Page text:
Perceptions among Chileans that Chile is on the wrong path rose 18 points between March and April, according to a new Cadem poll. Citizens are increasingly dour on the new constitution, which will be put to plebiscite on Sept. 4. For the fourth consecutive week, the poll found that more respondents would reject the new magna carta than approve it. (CNN)
Experts have cautioned, however, that negative perceptions about the new magna carta could dissipate after the Constitutional Convention finishes drafting the new text. Last week delegates adopted a series of “fundamental rights” into the text of the proposed constitution, including, among others, the right to health care and social security, the right to unionize, strike and collectively bargain and “the right to a dignified and adequate home.” This could counter some criticisms that the convention has failed to tackle the problems underlying broad social unrest that led to the drafting process in the first place, reports La Bot Constituyente.
If the articles approved last week make it to a successful magna carta, it would be the first time positive social rights will be included in the Chilean constitution, writes Nicholas C. Scott in the Washington Post. "The invocation of “dignity” is important and it signals that the vote in the convention forms part of a much longer history of Chileans’ struggle to achieve a dignified life."
Just six weeks in office, President Gabriel Boric faces his own political problems, his disapproval rating has shot way up, in part due to gaffes from a team with little governance experience, according to Bloomberg. Boric is under fire from both the left, where communists say he isn't serious about dismantling the country's neoliberal system, and from the right, concerned about the country's status with investors.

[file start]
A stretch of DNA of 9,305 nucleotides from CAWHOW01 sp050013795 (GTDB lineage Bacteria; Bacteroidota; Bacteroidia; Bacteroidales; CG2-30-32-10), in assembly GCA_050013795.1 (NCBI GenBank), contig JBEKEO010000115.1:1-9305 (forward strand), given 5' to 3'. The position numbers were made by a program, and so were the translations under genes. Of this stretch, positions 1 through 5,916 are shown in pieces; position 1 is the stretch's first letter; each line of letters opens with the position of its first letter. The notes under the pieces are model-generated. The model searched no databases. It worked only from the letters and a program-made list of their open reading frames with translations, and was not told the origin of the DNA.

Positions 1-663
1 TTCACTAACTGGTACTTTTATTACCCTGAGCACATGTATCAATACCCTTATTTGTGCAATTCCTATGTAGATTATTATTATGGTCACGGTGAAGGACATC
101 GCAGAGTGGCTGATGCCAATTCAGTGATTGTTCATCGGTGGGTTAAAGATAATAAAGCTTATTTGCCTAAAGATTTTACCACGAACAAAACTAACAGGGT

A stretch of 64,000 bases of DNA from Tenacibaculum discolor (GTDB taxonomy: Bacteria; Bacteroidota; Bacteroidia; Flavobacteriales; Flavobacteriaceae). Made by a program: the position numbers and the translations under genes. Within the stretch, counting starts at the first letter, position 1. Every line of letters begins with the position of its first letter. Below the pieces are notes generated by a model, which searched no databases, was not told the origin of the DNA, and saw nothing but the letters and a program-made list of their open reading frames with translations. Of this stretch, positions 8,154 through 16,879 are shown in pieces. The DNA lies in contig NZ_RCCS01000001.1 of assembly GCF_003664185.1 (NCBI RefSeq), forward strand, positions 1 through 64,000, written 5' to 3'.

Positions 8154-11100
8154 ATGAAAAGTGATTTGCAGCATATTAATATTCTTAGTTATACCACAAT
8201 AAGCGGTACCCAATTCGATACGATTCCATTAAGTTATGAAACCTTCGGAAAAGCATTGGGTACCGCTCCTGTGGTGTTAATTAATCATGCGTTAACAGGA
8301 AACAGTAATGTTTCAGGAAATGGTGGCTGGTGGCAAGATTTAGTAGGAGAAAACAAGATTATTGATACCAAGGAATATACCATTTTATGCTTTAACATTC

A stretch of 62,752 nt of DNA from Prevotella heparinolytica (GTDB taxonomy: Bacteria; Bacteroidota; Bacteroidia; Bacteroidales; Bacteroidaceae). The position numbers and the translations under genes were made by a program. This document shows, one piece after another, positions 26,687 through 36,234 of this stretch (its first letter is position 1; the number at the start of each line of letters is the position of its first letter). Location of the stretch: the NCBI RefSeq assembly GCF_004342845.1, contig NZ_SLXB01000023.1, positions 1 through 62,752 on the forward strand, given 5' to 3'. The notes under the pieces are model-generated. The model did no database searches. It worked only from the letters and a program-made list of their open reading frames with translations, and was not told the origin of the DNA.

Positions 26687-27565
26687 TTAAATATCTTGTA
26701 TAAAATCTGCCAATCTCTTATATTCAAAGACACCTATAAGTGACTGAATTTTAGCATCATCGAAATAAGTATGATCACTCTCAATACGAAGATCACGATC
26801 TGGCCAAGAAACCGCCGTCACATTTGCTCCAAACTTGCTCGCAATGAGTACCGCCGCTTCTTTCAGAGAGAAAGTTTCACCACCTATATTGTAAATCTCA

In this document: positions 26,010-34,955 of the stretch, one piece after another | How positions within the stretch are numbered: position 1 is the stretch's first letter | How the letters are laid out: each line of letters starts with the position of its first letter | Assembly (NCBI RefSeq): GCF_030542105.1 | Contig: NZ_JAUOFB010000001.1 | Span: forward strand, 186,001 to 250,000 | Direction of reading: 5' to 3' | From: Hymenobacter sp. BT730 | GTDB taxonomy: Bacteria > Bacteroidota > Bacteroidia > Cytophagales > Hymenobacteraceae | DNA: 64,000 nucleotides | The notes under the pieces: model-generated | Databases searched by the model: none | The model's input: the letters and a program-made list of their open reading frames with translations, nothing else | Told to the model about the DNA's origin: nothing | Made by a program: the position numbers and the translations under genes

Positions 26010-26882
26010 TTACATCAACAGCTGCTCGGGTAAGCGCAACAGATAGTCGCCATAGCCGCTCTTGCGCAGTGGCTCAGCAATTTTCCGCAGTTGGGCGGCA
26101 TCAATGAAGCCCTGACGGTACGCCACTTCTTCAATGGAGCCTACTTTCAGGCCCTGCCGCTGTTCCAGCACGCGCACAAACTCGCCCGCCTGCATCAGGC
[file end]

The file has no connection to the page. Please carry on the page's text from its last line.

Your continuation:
Colombian vice presidential candidate Francia Márquez is the major revelation of this year's campaign, according to the Financial Times. If leftist Gustavo Petro's bid is successful, Márquez would take an additional role heading a new ministry dedicated to eradicating inequality of race and gender in one of Latin America’s most class-ridden societies.
Asylum seekers from around the world, including Latin America, are increasingly entering Canada after the country lifted Covid-19 restrictions in December. (Guardian)
Antigua and Barbuda
Antigua and Barbuda plans on pursuing, eventually, plans to become a republic, Prime Minister Gaston Browne told visiting British royals the Earl and Countess of Wessex this week. The country is the latest in the Caribbean to announce intentions to possibly split from the British monarchy, reports the BBC.
Former Ecuador president Rafael Correa said the political asylum he has been granted in Belgium is proof he is persecuted by his country’s authorities and did not rule out a return to politics in an interview with the Associated Press.
Governments in Latin America should provide targeted and temporary fiscal support to help poor families cope with higher food and energy prices and reduce the risk of social unrest from soaring inflation, according to the International Monetary Fund. (Bloomberg)